Muhammad Bilal yasir
The caretaker government of Khyber Pakhtunkhwa has reinstated the FATA Tribunal, a move that has been formalized through a declaration from the Home Department. This decision has prompted the Peshawar High Court to transfer several pending cases, including the case of Dr. Shakeel Afridi, back to the tribunal. The FATA Tribunal is set to preside over these specific cases over the course of the next three years.
As part of this announcement, senior bureaucrat Zakir Hussain Afridi has been appointed as the chairman of the tribunal, with Kifayatullah Khan and Khalilullah Khalil serving as its members.
An insider within the FATA Tribunal, speaking on condition of anonymity, revealed that in accordance with the court’s order, the current FATA Tribunal will be responsible for hearing cases falling into four categories. Of these, the case of Shakeel Afridi holds significant prominence. The FATA Tribunal has been vested with the authority to review and make decisions on Dr. Shakeel Afridi’s case. Furthermore, more than ten other cases have been transferred to the FATA Tribunal’s jurisdiction.
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Shahabuddin Khan, a former member of the National Assembly from Bajaur, weighed in on the restoration of the FATA Tribunal. He clarified that the Interior Department’s decision to reinstate the tribunal is aimed at addressing eleven cases that were already pending within the system. This restoration is valid for a three-year term during which these cases will be adjudicated upon and judgments will be delivered. However, Khan highlighted that it’s improbable for the FATA Tribunal to be permanently reinstated to function on par with the Peshawar High Court, as this is constitutionally unfeasible.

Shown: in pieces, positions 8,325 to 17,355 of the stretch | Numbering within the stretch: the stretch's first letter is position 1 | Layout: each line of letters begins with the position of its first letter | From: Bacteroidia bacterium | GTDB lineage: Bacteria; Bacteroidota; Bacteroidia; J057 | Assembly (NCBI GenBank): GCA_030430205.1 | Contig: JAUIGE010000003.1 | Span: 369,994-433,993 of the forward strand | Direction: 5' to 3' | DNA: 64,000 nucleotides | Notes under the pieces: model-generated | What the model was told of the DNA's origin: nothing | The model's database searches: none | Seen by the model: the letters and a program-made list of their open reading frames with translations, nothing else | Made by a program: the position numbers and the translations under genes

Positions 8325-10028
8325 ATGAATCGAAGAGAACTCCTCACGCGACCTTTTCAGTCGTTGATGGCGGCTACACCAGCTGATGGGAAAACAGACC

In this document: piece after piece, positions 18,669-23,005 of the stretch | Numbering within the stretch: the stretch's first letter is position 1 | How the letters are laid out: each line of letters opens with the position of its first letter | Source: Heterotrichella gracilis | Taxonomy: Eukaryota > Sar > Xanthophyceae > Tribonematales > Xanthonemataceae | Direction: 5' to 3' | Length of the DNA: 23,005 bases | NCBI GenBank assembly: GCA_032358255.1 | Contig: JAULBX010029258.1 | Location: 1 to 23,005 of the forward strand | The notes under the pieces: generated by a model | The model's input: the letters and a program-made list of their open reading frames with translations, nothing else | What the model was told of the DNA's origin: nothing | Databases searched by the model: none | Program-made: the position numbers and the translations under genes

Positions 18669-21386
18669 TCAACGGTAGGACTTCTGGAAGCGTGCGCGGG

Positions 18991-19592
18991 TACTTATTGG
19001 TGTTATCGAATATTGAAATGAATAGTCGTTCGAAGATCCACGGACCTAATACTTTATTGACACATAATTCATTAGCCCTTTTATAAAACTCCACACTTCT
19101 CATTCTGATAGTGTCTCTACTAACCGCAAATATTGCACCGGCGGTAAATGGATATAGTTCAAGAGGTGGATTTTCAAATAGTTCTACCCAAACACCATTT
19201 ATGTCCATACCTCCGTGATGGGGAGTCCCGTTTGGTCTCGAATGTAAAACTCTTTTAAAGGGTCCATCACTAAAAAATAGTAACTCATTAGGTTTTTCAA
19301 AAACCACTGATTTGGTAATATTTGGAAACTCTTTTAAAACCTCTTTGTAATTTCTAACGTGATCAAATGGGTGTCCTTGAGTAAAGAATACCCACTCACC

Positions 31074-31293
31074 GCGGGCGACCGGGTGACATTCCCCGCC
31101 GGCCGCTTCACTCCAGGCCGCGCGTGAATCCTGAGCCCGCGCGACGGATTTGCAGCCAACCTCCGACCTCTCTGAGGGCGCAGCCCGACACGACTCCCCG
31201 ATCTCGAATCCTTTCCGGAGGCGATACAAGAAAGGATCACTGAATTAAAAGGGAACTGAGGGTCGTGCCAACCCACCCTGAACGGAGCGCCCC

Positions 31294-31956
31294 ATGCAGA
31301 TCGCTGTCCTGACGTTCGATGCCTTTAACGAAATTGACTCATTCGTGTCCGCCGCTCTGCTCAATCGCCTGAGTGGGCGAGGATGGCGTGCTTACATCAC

According to Khan, while the 25th constitutional amendment led to the repeal of FCR 1901, cases pending under this law at that time will continue to be addressed under the previous procedure. New cases, on the other hand, will be dealt with in local courts under the new law.
Khan emphasized that tribal communities are not prepared to embrace an equal court system in any scenario. The extension of the judicial system to tribal districts has been implemented, and the tribal populace is experiencing its benefits.
It’s important to note that prior to the merger of FATA, the FATA Tribunal used to handle cases from the former Tribal Areas governed by the FCR. Following the merger in 2018, the tribunal was disbanded; however, as of July 17, 2023, it has been reinstated once more.